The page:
Rites of friendship

(After a holiday hiatus … the first of likely several posts)

Sometimes in life we are fortunate to meet people with whom we have enough in common – and enough not in common – to become like salt and pepper shakers.  On the table together, they complement each other.  Although my other friends are scattered to the four winds and connected to me by wires, there is one who lives but blocks away and is the one who makes every day better for knowing her:  KnittingKittens.

We had been acquaintances in town for some years, but we were brought together by our mutual need to use knitting needles to prevent homicide at too-long board meetings of a local organization.  (In fact once, KnittingKittens finished her project during one of those meetings, and knowing that mayhem might ensue, she ripped it out and started over, just to keep those hands busy.)

KnittingKittens has an incredibly full life.  She seeks out interesting things and does them, even if it’s by herself in a group of strangers.  She thinks nothing of jaunting off to Europe with a group of strangers, or of entertaining 30 relatives at one time in her apartment.  She makes time to always have perfectly painted nails.  (Sigh.) Like me, she is a grammar geek: we can both diagram sentences and spot dangling prepositions from 500 yards.  She appreciates an ellipsis used and punctuated correctly.  KnittingKittens loves it when I use New York Times words, and long before I knew her, she started a log book of words to look up and use.

As my friend, KnittingKittens lifts me up, calls me “Cookie,” reminds me to put on lipstick, and provides wake-up calls from Owl’s mommy-induced comas.  And she brings coffee to our room to wake me up at the Knitter’s Review Retreat.  What more could one ask of a real friend?

Like so many close friendships, ours is marked by little rituals, one of which occurred while I was on blog-hiatus:

Twice a year, the Polish nursing home holds a pierogie sale.  That’s right, pierogies.  I am under express orders to not bother coming home for Christmas without them for our Christmas Eve dinner.  Seeing that these are the lightest handmade pierogies on the planet, a few hundred other people think it’s a good idea show up for the 8 a.m. sale, which is usually sold out well before 10.  However, that’s positively eons after KnittingKittens and I meet up in the pre-dawn darkness and sit in her toasty-warm car, drinking coffee, exchanging gifts, seeing the sun rise and having one last visit before I venture out-of-state for the holidays.  (Last year, we did this in a foot of newly fallen snow, arriving before the plow guys.  We also do this sans gifts when the hand-sculpted butter lambs are available for Easter, but that’s a post for another day.)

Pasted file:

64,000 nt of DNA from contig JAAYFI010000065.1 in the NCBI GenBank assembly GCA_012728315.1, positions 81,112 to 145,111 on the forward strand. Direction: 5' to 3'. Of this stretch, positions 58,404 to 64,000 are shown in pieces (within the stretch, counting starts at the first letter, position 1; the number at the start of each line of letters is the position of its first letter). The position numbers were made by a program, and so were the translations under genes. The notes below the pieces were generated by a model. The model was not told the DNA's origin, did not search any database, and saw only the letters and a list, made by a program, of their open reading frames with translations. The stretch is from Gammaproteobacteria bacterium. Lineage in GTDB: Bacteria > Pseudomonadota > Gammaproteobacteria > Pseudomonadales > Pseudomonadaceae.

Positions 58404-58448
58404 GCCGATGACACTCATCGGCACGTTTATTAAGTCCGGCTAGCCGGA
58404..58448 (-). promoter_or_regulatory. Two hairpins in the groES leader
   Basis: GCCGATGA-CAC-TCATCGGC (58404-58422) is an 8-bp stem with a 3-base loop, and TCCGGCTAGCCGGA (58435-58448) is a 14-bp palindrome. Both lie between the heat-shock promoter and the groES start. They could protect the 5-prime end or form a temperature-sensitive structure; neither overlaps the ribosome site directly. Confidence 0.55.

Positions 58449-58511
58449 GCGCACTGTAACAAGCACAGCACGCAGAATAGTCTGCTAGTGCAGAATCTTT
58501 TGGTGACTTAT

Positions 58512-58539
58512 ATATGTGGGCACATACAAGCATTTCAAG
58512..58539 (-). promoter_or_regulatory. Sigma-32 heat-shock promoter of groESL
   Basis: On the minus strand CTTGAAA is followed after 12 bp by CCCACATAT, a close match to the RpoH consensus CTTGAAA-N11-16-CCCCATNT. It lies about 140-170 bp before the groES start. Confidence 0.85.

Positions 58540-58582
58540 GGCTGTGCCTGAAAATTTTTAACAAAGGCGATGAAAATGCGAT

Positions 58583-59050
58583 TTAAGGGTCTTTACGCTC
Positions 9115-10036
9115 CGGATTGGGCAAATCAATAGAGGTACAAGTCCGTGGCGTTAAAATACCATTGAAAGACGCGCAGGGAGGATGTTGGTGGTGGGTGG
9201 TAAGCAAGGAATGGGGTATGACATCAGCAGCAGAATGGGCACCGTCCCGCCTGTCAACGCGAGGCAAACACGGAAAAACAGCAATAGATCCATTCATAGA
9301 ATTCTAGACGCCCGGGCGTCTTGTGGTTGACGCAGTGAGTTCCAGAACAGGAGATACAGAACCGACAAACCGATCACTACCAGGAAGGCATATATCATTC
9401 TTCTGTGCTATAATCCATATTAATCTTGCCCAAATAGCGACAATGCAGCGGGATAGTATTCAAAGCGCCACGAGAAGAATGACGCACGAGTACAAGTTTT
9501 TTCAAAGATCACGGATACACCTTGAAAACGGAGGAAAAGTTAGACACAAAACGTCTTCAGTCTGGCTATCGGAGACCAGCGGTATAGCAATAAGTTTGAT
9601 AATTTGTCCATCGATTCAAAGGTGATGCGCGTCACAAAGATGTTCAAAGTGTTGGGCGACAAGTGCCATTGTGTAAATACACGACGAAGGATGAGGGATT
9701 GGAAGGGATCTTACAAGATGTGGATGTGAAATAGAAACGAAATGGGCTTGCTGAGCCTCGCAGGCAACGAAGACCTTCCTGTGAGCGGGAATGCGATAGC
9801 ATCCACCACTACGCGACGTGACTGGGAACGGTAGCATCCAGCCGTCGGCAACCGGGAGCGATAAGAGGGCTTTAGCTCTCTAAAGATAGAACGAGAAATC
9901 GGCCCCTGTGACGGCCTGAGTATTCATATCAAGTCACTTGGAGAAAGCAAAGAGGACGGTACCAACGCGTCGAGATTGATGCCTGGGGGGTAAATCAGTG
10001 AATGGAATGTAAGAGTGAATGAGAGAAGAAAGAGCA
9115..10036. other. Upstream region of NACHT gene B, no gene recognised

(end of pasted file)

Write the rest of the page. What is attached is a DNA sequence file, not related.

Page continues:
All of this is the long way of bringing us around to one of mercifully few holiday knitted gifts:  KnittingKittens’ Hedgerow Mitts.

KnittingKittens' Hedgerow Mitts

She loves mitts.  I enjoyed making these for myself, but knew it would be unlikely that KnittingKittens would make up a pair on US2 needles.  So I found the shade of Koigu I wanted (to match her Sally Melville Shape-It Scarf) at a yarn shop 20 miles away, and cast on in August.  I also used them as an in-progress model for the “2-at-a-time” class I taught at the LYS in the fall.  Since these were to be a surprise, I could not knit them in front of KnittingKittens, which meant that prime knitting moments were not available.  No matter, the knitting all got done when it had to be done.  And they fit her, and she likes them.  Note: you can tell by the unpolished nails in the photo that these are not KnittingKittens’ hands.

Project details:  Hedgerow Mitts by Amy Ripton, based on Hedgerow Socks by Jane Cochran.

Thumb detail

Yarn:  Koigu KPPM.  For some reason, one skein of this was wonky – it was decidedly thinner than the other. I will also say that unlike my previous Koigu experiences, this was not too pleasant to work with.  I’m tempted to destash all my Koigu.  Stay tuned, Koigu lovers.

Pattern mods:  None – because KnittingKittens has larger hands, I did do the hand increases, and I used the sewn bind-off to provide extra elasticity at the tops of the mitts.

Not to be outdone, her incredibly thoughtful gift to me was  Charted Knitting Designs, the third Barbara Walker treasury, which I’m sure I will use many times in the years ahead.

And no, do not ask where that pierogie sale happens.  I won’t let the secret out.  😉


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5 Responses to “Rites of friendship”

  1. Koigu Boy Says:

    Really enjoyed the blog and the pictures of your knitting. I am sorry to hear that you had a skein of our yarn that was not to your liking. If you ever run into a problem with our yarn please, please take it back to your place of purchase and have it replaced. If you wish you can even return it to us and we shall replace it for you. The odd time a skein that is not up to our standards does get onto the market much to our dismay. Please accept our apologies and let me know if I may do anything to help.

    Keep knitting and have fun,
    Koigu Boy

  2. KnittingKittens Says:

    Oh my-I am quite overcome! Having NutmegOwl in my life is a blessing . She is always there when I need her.
    Hugs and stitches,

  3. solaris Says:

    How did I miss your blog? Sheer blindness! I love your knitting in general. Lovely Mitts. What a gorgeous colour! – Margaret (Solaris on KR)

  4. Nanci Says:

    To know both the writer and the “subject” of today’s blog is one of the great joys in my life. I love you both!

  5. Mary Says:

    Having met KnittingKittens at the Retreat, I wish she lived on my block! Great blog post!

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